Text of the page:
Threadgold J, Greenhalf W, Ellis I, Howes N, Lerch MM, Simon P, Jansen J, Charnley R, Laugier R, Frulloni L, Olah A, Delhaye M, Ihse I, Schaffalitzky de Muckadell OB, Andren-Sandberg A, Imrie CW, Martinek J, Gress TM, Mountford R, Whitcomb D, Neoptolemos JP: The N34S mutation of SPINK1 (PSTI) is associated with a familial pattern of idiopathic chronic pancreatitis but does not cause the disease. Gut 50:675-681, 2002Google Scholar
  24. 24.
    Drenth JP, te Morsche R, Jansen JB: Mutations in serine protease inhibitor Kazal type 1 are strongly associated with chronic pancreatitis. Gut 50:687-692, 2002Google Scholar
  25. 25.
    Rossi L, Pfützer RH, Parvin S, Ali L, Sattar S, Azad Kahn AK, Gyr N, Whitcomb DC: SPINK1/PSTI mutations are associated with tropical pancreatitis in Bangladesh: a preliminary report. Pancreatology 1:242-245, 2001Google Scholar
  26. 26.
    Chandak GR, Idris MM, Reddy DN, Bhaskar S, Sriram PV, Singh L: Mutations in the pancreatic secretory trypsin inhibitor gene (PSTI/SPINK1) rather than the cationic trypsinogen gene (PRSS1) are significantly associated with tropical calcific pancreatitis. J Med Genet 39:347-351, 2002Google Scholar
  27. 27.
    Hassan Z, Mohan V, Ali L, Allotey R, Barakat K, Faruque O, Deepa R, McDemott MF, Jackson AE, Cassell P, Curtis D, Gelding SV, Vijayaravaghan S, Gyr N, Whitcomb DC, Azad Khan AK, Hitman GA: SPINK1 is a susceptibility gene for fibrocalculous pancreatic diabetes in subjects from the Southern Indian sub-continent. Am J Hum Genet 71:964-968, 2002Google Scholar
  28. 28.
    Bhatia E, Choudhuri G, Sikora SS, Landt O, Kage A, Becker M, Witt H: Tropical calcific pancreatitis: strong association with SPINK1 trypsin inhibitor mutations. Gastroenterology 123:1020-1025, 2002Google Scholar
  29. 29.
    Schneider A, Suman A, Rossi L, Barmada MM, Parvin S, Sattar S, Ali L, Azad Kahn A, Gyr N, Whitcomb DC: SPINK1/PSTI mutations are associated with tropical pancreatitis and type II diabetes mellitus in Bangladesh. Gastroenterology 123:1026-1030, 2002Google Scholar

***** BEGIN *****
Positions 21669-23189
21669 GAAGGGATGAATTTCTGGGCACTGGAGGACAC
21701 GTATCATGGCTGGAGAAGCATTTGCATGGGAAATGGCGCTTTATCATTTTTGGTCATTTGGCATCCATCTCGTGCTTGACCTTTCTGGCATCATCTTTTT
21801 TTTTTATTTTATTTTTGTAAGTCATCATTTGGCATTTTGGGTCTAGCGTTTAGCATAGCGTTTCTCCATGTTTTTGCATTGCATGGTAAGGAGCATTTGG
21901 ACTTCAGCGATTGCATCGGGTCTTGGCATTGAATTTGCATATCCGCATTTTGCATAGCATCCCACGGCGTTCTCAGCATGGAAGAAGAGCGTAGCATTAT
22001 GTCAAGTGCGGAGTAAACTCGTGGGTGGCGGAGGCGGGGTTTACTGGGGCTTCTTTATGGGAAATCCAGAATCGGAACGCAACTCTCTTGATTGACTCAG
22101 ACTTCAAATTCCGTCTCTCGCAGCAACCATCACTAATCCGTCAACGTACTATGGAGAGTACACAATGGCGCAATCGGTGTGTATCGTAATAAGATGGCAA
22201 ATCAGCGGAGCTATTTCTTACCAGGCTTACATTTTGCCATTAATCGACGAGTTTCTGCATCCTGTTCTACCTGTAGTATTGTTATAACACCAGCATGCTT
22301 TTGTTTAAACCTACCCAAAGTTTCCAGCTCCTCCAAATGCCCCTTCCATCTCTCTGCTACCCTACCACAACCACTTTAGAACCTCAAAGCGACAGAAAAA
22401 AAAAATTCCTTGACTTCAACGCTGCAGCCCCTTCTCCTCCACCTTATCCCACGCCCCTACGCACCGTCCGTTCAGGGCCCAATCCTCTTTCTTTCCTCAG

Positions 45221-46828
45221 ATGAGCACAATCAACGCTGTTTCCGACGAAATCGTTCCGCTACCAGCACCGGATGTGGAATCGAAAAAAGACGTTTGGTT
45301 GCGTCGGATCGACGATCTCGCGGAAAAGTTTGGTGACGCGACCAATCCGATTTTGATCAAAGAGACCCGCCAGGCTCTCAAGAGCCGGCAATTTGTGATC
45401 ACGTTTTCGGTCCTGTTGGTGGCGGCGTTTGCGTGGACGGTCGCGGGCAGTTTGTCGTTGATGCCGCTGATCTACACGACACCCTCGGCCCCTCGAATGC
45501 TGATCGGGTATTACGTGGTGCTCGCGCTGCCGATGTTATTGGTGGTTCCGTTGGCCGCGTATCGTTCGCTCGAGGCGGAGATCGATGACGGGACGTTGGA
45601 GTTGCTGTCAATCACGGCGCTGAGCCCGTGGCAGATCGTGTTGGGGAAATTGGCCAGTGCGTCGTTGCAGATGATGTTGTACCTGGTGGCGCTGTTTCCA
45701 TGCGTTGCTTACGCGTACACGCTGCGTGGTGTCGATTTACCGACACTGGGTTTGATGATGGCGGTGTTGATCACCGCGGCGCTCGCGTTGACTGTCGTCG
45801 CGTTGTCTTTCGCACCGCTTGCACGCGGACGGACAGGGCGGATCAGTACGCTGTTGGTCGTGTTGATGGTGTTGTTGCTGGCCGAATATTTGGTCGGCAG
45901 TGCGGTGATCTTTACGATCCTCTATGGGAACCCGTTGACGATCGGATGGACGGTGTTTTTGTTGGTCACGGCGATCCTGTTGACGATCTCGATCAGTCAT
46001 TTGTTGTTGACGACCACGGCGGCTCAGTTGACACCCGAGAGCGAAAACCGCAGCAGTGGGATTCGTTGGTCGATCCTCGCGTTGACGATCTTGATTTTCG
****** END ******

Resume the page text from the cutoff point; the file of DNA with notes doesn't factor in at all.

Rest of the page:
30. 30.
    Witt H, Luck W, Becker M, Böhmig M, Kage A, Truninger K, Ammann RW, O'Reilly DA, Kingsnorth A, Schulz HU, Halangk W, Kielstein V, Knoefel WT, Teich N, Keim V: Mutation in the SPINK1 trypsin inhibitor gene, alcohol abuse, and chronic pancreatitis. JAMA 285:2716-2717, 2001Google Scholar
  31. 31.
    National Institutes of Health: Drinking in the United States: main findings from the 1992 National Longitudinal Alcohol Epidemiologic Survey (NLAES). NIH, Bethesda, Maryland, 1998Google Scholar
  32. 32.
    Bradley KA, Boyd-Wickizer J, Powell SH, Burman ML: Alcohol screening questionnaires in women. JAMA 280:166-171, 1998Google Scholar
  33. 33.
    Chan AW, Pristach EA, Welte JW, Russell M: Use of the TWEAK test in screening for alcoholism/heavy drinking in three populations. Alcohol Clin Exp Res 17:1188-1192, 1993Google Scholar
  34. 34.
    Ammann RW: A clinically based classification system for alcoholic chronic pancreatitis: summary of an international workshop on chronic pancreatitis. Pancreas 14:215-221, 1997Google Scholar

Copyright information

© Plenum Publishing Corporation 2003

Authors and Affiliations

  • Alexander Schneider
    • 1
  • Roland H. Pfützer
    • 2
  • M. Michael Barmada
    • 1
  • Adam Slivka
    • 1
  • John Martin
    • 1
  • David C. Whitcomb
    • 1
  1. 1.Departments of Medicine, Division of Gastroenterology, Human Genetics, Cell Biology and Physiology, and the Center for Genomic SciencesUniversity of Pittsburgh, PittsburghPennsylvaniaUSA
  2. 2.Department of Medicine IIUniversity Hospital of Heidelberg at MannheimGermany

Personalised recommendations